LI: Now let's go back to the beginning and simultaneous entrance to your exhibit - the power of your relationship with water. The fluidity and motion found frozen in "Eat Out". Let's move into its engagement with magic and the forces surrounding. Friend and artist Jesse Bransford named something in your work and made something for it/you. Quoting the words directly from the statement: " Using a synthesis of several magical systems, Aqua/Sal is a site-specific installation and rectification ritual for the artist David Shaw and seeks to realign Shaw's historical dissonance with water and the watery forces in his life." Could you talk about all of this?
DS: I do have a strong relationship with the concept of fluidity and also to the frozen moment. I am interested in mutability: in the edges of systems, the threshold areas and liminal spaces, where things breakdown and accidents happen, where something can be there and not there at the same time, forming and dissolving, in a state of flux, raw and vulnerable. Freeze framing an image of what should be in constant motion, or sculpting a fluid state allowed me to contemplate what I thought was happening all around me and also gave me a chance to question why I/we might have wanted to control that reality in the first place. Working with this watery imagery in glass allowed me to address what I see as some of the problems surrounding knowledge and consciousness, particularly naming. I am mostly interested in the moment before conscious identification occurs.
As for magic, I can't actually speak to that, because I don't believe in it or even like it very much. Magic is fraught with the magician's personality and is ultimately an uninteresting form of entertainment. Jesse, on the other hand, gave me quite a gift with his exhibition, Aqua/Sal (for David Shaw), 2013. He recently has begun putting to use this vast body of knowledge he has been accumulating over the years, knowledge of the esoteric and alchemical traditions, astrology and sacred geometries, knowledge he is beginning to employ to possibly effect change. It is a brave move, to alter and take liberties with what are some longstanding traditions, then further move toward what is in effect shamanism, especially in this art world. There aren't just a few skeptics. So I was humbled and honored and not a little bit nervous that he dedicated this work to me, and what he sees as my "problem."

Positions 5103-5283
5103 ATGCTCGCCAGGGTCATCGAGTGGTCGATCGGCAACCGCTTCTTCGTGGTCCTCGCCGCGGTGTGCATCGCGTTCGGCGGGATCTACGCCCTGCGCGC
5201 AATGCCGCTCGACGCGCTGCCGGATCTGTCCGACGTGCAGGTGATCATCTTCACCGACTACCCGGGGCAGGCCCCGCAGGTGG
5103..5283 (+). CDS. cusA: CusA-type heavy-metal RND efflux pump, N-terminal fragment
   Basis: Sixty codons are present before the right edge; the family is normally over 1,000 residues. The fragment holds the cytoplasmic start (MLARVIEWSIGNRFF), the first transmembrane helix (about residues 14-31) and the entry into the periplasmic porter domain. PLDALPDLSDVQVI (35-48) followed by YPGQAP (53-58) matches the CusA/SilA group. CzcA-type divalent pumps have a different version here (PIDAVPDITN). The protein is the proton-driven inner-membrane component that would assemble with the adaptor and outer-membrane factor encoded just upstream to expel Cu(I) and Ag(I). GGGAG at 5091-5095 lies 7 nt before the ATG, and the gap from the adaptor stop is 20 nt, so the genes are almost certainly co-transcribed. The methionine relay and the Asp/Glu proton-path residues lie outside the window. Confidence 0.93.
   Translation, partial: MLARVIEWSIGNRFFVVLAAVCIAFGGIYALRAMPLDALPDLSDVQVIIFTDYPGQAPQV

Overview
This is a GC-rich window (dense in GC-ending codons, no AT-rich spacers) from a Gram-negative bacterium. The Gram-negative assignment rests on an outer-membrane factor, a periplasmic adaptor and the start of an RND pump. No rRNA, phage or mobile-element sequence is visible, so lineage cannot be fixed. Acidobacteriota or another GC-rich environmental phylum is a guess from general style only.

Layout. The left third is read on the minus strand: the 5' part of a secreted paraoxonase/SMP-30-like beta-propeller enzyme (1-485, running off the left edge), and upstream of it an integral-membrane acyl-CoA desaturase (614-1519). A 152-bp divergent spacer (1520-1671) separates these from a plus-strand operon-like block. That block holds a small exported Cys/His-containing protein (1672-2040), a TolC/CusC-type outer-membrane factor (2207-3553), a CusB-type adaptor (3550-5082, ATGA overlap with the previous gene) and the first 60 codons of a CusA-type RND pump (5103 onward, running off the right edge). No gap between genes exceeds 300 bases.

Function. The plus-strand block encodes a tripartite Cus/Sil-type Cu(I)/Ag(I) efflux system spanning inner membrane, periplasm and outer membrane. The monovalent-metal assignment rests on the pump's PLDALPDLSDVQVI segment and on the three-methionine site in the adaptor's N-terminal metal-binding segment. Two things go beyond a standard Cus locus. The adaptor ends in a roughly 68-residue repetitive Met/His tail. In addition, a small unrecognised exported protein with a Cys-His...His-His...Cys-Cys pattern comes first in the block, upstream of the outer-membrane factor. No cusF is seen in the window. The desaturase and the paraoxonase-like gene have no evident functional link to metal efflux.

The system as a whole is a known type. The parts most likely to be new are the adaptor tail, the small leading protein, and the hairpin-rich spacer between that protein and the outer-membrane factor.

I'm pretty sure that the "historical dissonance" Jesse is referring to is the number of exhibitions we had together in Miami which were sabotaged by storms, one of them being the aftermath of Hurricane Katrina during which a piece of mine fell into a sinkhole. Well, there's that and the truly ridiculous amount of flooding I endured in my basement studio in Brooklyn during 2006-7. Okay, and then there is also my having drowned after being pushed out of a boat as a child. Oh, and I am a Pisces. So, yeah, I guess we could say I have water issues.
Jesse Bransford; Aqua/Sal (for David Shaw), 2013 (detail), tempera paint, graphite on wall and floor, Prague crystal, salt water, dimensions variable; site specific installation at Feature Inc., Courtesy of the artist and Feature Inc., New York
David Shaw combines manmade materials (steel, glass, holographic laminate) with found, natural objects (most often tree branches without bark) to create sculpture that explores the indistinct boundaries between nature, technology, and consciousness. Recently, he has also been working with hand-blown glass, facilitated by a grant from the Nancy Graves Foundation. This culminated in his exhibition, "Eat Out" at Feature Inc., Oct.17--Nov.17, 2013. Shaw was born in Rochester, NY, in 1965, and received his BA in Fine Arts from Colgate University in 1987. He is represented by Feature Inc., NY and Galleria Astuni, Bologna, Italy. His work is in the collection of the Museum of Modern Art, NY, The Artphilein Foundation in Vaduz, Liechtenstein as well as numerous private collections around the world. Shaw lives and works in Brooklyn, New York.
David Shaw; I want to say cloud, 2013; holographic laminate on wall; 93' x 234' x 50 micorns; Courtesy of the artist and Feature Inc., New York
For more information:
This show has also been reviewed by Kari Adelaide:
And Ken Johnson of the NY Times:
Liz Insogna is a painter in New York.